The answer is No. The record of Scripture does not support such a view. As a matter of fact, there are only three such meetings where the time is indicated.

1. The resurrection day (which was, of course, Sunday, in John 20: 19), when Jesus met with His disciples who were "assembling for fear of the Jews."

2. A meeting "after eight days," when the doubting Thomas met Christ (John 20:26).

3. The day of the ascension, which occurred "forty days" after the resurrection (Acts 1:3, 9). A glance at the calendar will quickly reveal to you that if the resurrection was on Sunday, the ascension, which was forty days later, could not possibly have occurred on Sunday.

It is interesting to note that those who claim that, after the resurrection, Christ always met with His disciples on Sunday do not cite John 21: 16 as an example. If this meeting was on a Sunday, then evidently the disciples considered fishing a proper occupation for that day. Nor did Jesus reprove them. Instead, He instructed them how to catch fish, and He cooked fish for them.

Christ appeared to His disciples at other times, but we are not told the day of the week. The time of Christ's appearance to His disciples has no bearing on the question of a weekly day of worship. The identity of God's holy day does not rest on such irregularities as meetings. A specific command points it out (Exodus 20:8-11). How much we need to study our Bibles in order to know what God would have us do!


Christ Himself made the Sabbath at creation and repeated the Sabbath command from Sinai. And He never made any other day holy (John 1:1-3, 14; Mark 2:27-28).

We should remember that no one man or even all men together can make a single day holy. Only God can make a day holy. Only God can make men holy. It is God's special presence that makes any place or day or thing holy (Exodus 3:1-5).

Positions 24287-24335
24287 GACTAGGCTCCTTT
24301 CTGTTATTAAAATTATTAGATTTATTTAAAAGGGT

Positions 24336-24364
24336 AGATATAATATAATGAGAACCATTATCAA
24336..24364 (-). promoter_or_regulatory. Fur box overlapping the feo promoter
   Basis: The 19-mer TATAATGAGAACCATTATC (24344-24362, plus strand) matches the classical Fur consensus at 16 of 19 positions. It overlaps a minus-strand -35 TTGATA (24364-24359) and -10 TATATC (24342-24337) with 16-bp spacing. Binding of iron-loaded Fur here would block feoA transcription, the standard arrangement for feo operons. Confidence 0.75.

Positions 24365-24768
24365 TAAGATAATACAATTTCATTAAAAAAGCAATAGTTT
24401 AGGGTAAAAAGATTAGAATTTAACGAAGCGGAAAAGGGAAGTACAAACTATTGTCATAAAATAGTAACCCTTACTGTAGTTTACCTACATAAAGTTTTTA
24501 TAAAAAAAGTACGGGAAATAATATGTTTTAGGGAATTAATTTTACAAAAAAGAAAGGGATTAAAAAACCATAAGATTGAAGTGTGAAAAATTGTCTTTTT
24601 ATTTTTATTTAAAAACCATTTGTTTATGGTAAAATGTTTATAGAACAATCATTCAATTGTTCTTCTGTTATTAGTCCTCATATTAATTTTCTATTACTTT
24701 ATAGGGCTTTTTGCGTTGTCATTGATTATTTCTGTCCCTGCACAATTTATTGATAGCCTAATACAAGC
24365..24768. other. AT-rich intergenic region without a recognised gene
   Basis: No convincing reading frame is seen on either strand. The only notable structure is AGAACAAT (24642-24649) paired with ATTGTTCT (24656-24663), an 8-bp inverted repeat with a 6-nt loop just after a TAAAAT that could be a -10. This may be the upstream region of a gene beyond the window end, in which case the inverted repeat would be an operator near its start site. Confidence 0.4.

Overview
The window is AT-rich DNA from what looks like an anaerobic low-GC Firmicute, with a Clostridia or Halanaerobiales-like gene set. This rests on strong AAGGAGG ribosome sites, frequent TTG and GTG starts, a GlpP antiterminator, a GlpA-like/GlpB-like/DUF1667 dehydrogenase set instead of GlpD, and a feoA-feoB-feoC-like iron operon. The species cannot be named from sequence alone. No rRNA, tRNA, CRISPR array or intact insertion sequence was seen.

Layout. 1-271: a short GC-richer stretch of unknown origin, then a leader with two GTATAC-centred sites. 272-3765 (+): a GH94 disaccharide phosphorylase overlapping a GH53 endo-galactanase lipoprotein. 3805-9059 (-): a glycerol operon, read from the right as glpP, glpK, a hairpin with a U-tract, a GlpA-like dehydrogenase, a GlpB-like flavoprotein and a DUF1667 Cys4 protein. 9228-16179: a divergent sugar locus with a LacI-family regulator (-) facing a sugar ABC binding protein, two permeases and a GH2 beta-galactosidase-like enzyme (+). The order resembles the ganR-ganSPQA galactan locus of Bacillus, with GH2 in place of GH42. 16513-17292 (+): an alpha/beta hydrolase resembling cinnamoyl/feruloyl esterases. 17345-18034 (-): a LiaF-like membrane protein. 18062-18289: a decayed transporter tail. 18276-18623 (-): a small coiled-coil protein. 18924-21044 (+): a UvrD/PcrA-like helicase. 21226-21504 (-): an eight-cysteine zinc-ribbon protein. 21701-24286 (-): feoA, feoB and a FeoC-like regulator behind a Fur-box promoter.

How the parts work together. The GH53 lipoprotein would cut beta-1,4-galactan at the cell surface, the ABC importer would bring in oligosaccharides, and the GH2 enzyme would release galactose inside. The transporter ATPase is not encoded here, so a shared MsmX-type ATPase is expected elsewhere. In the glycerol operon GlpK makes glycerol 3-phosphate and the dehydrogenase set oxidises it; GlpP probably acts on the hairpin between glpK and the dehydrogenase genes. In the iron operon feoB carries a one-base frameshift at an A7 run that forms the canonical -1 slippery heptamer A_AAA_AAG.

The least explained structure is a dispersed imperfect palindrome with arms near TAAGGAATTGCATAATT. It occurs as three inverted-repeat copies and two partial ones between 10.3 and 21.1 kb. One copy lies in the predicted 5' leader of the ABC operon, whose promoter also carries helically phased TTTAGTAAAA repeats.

The following Bible text is often quoted to support the claim that each man may choose his own day of worship:

Romans 14:5-6-"One man esteemeth one day above another: another esteemeth every day alike. Let every man be fully persuaded in his own mind. He that regardeth the day, regardeth it unto the Lord; and he that regardeth not the day, to the Lord he doth not regard it."

Paul had no authority to create new holy days. In the text quoted, Paul was speaking of yearly ceremonial days. He was seeking to divorce the Jewish Christian from continuing to regard with holiness the feast days of the ceremonial system (Leviticus 23:1-2, 4-37, 39-44). Note that verse 3 and verse 38 indicate that the weekly Sabbath is distinct from the ceremonial, or yearly, sabbaths.) He also sought to lead them not to judge one another on the matter of observing these ceremonial laws.

The "every day" of Romans 14:5-6 sometimes means the "six working days" (Exodus 16:4). Let us remember also that Christ is the one who esteems the seventh day above the other weekly days. He places His special blessing on it. If you invite me to a dinner at your home on Saturday and I come on Sunday, I simply miss the occasion. If a man has seven sons, he cannot make the firstborn the lastborn-and no one else can. Neither can any mere human transfer the sacredness that God placed on the seventh day to the first day.

Let us keep in mind five facts: (1) On the seventh day God rested. (2) The seventh day is the only weekly day to which God gave a sacred name. (3) It is the only one He blessed. (4) It is the only one He hallowed. (5) It is the only one He has commanded us to keep (Genesis 2:1-3; Exodus 20:8-11).

You need not fear that you will sin by not keeping Sunday for there is no Biblical law demanding Sunday observance. There is no instruction whatever about keeping it. According to Exodus 20:9, the first day is just another working day.


The apostle Paul would answer, "God forbid!" But Paul does make it clear that the Jewish ceremonial sabbaths were nailed to the cross. Here are his words:

Colossians 2:14-17- "Blotting out the handwriting of ordinances that was against us, which was contrary to us, and took it out of the way, nailing it to His cross; and having spoiled principalities and powers, he made a shew of them openly, triumphing over them in it. Let no man therefore judge you in meat, or in drink, or in respect of an holyday, or of the new moon, or of the sabbath days: which are a shadow of things to come; but the body is of Christ:'